The process follows the flow of data through the system, as depicted in Figure 33.1. The process starts by checking the sensory input and computing the matching classifiers. The matching classifiers are potentially evolved by the genetic algorithm. Then, the match set is processed to extract predictions for each of the actions. Given the predictions, it's possible to select the most appropriate action. The match set is then filtered to leave only the rules suggesting the selected action. The action is executed by the effectors.
Figure 33.1. Flow chart of a classifier system, with functional components represented as circles, and data structures as rectangles.
Then, at the next step of the simulation, the reinforcement component adjusts the classifiers in the action set, given the reward and the predicted return.
Matching Classifiers with the Input
The matching phase essentially analyzes the sensory input of the LCS (binary), comparing it with the conditions of the individual classifiers (ternary). Taking into account "don't care" symbols, all the applicable classifiers are stored in a match set, ready for further processing (see Table 33.1).
Creation of New Classifiers
Evolution aims to create new classifiers from the match set. This is performed in two cases: when there are insufficient matching rules (covering), and when there's a low probability (discovery). This phase is actually performed by a genetic algorithm. Genetic operators used are the random initialization, mutation, and crossover.
Covering guarantees that there are always enough matching classifiers by generating new ones randomly if necessary. This introduces diversity into the population of classifiers, thus reducing the likelihood of premature convergence (in the population), or getting stuck in local traps (in the environment). The prediction and the error are left uninitialized with the counter at 0, as the reinforcement phase provides the first estimate.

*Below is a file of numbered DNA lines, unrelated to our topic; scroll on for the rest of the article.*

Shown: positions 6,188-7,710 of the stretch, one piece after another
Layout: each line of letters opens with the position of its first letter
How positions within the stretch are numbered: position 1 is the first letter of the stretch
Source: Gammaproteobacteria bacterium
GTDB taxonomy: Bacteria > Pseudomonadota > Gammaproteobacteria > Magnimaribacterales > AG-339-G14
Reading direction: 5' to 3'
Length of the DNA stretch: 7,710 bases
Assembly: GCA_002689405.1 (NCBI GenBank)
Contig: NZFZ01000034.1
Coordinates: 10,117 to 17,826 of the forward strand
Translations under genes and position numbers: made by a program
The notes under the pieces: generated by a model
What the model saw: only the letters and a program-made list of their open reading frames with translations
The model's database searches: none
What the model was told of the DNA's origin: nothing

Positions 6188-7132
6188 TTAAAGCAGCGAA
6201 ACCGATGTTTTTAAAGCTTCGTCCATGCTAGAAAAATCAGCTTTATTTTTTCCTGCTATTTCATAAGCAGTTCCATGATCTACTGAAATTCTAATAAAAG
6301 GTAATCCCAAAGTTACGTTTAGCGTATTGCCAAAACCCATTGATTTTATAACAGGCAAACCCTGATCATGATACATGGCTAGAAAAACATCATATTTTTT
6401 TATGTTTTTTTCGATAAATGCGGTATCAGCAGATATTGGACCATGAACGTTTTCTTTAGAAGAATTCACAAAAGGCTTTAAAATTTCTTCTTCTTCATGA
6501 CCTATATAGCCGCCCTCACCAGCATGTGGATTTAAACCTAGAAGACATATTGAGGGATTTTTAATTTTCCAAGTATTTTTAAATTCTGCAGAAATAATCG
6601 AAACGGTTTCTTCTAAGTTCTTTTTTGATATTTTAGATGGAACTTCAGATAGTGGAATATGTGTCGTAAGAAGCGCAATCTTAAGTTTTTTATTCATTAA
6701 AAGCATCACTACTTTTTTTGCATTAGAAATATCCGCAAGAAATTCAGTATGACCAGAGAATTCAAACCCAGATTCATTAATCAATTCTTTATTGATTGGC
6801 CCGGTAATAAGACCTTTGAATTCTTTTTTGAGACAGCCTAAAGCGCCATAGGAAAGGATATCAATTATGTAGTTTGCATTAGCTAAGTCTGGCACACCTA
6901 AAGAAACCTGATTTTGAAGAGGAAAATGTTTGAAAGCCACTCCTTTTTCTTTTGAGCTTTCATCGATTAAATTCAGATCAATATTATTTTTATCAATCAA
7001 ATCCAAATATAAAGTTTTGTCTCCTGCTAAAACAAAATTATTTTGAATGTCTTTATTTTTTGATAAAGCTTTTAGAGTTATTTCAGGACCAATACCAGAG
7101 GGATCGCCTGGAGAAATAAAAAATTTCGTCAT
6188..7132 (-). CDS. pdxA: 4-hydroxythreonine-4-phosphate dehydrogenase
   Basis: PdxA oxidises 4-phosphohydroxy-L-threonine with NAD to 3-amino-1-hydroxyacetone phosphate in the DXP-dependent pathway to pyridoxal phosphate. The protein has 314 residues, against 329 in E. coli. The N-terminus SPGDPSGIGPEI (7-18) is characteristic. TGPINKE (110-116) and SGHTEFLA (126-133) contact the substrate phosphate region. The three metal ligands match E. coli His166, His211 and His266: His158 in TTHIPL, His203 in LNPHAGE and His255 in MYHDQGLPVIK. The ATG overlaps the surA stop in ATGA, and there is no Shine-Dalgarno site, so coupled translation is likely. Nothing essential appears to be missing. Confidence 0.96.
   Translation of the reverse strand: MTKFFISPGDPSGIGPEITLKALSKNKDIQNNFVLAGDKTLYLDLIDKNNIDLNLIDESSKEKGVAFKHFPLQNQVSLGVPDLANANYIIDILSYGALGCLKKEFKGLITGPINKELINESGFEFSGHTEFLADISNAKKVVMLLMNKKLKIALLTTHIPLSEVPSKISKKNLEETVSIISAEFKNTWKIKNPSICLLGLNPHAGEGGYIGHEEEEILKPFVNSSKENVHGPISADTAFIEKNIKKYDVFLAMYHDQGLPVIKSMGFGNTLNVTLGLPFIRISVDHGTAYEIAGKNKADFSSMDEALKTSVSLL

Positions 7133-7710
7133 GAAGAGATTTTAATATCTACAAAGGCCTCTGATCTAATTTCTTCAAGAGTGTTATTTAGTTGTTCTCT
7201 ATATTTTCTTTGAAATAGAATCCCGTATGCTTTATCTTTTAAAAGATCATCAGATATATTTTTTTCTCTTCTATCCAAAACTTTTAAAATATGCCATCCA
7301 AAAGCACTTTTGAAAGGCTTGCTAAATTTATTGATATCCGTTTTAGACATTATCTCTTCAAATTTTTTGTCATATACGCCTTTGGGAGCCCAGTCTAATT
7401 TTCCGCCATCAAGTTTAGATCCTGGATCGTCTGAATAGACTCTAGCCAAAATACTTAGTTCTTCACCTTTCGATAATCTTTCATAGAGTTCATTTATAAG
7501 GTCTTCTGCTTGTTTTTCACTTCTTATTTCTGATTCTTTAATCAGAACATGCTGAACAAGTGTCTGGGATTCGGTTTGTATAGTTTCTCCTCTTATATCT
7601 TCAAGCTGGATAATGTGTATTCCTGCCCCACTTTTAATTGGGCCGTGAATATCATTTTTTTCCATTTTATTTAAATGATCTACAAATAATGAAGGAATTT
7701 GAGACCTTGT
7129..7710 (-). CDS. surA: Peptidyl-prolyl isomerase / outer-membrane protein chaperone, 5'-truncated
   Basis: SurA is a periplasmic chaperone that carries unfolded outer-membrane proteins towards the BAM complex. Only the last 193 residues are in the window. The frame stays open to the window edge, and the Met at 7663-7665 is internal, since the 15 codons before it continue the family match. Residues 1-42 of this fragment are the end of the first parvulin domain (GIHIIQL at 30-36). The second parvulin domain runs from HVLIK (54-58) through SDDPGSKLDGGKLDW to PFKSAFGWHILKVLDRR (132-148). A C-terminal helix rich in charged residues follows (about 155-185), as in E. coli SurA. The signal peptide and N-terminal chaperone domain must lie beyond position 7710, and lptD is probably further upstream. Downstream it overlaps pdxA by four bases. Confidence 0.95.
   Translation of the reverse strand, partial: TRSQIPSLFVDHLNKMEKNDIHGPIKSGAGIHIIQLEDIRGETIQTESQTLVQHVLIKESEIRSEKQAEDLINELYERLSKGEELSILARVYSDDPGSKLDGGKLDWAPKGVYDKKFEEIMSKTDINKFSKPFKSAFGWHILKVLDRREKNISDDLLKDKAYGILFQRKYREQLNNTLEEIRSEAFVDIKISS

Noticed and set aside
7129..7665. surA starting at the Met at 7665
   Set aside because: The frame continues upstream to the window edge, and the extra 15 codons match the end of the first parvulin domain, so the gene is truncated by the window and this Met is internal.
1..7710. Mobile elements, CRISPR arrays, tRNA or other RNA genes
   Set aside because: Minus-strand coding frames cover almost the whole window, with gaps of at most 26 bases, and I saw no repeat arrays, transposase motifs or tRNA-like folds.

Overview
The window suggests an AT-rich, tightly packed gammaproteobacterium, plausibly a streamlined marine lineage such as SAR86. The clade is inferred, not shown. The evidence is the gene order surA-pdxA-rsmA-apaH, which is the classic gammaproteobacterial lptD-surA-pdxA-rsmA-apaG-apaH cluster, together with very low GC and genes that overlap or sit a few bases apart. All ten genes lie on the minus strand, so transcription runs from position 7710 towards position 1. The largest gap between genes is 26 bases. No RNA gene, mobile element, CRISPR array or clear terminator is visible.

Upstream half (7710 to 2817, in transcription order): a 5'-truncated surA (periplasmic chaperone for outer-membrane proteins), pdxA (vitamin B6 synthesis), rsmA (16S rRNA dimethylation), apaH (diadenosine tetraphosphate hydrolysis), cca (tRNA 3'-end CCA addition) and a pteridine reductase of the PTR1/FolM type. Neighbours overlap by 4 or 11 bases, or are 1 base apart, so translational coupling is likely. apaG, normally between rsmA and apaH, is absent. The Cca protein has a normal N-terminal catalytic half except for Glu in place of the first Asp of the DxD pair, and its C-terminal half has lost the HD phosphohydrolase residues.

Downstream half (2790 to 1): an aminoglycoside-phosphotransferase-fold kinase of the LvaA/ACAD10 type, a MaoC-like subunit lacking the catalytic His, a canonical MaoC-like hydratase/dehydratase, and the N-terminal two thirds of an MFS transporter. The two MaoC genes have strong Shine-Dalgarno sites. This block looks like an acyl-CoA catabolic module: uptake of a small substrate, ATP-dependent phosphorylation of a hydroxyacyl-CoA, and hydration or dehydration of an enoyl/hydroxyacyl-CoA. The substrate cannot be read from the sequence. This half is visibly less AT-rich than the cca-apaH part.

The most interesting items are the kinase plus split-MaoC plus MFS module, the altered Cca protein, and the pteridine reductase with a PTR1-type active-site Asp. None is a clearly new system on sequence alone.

One noticeable property of classifier systems is that they are not directly driven by the genetic algorithm. Instead, the genetic algorithm is considered the creative component that finds new behaviors, only applied with a low probability.
The probability of selecting a classifier from the match set is proportional to its fitness (an elitist policy). Generally, two parents are chosen, two new classifiers are created, and they are inserted directly into the population. Again, the counter is set to 0 with the other values initialized in the reinforcement phase.
There are separate probabilities for each genetic operator; there's a probability of m (Greek mu) that mutation will occur on a bit, and c (Greek chi) probability that one-point crossover is applied (see Chapter 32, "Genetic Algorithms").
Removal of Classifiers
Because classifiers are added to the population at random intervals, it's necessary to remove the least fit to keep the population size under control. Deletion of classifiers also applies evolutionary pressure onto the population and increases the fitness of the system.
There is a fixed upper limit on the size of the population. When there are too many classifiers, the worst are deleted stochastically. Generally, each classifier keeps an estimate of the size of the match sets it was involved in. The probability of a classifier being deleted is proportional to this estimated size and the classifier's fitness. In essence, frequently used classifiers are more likely to be removed when unfit.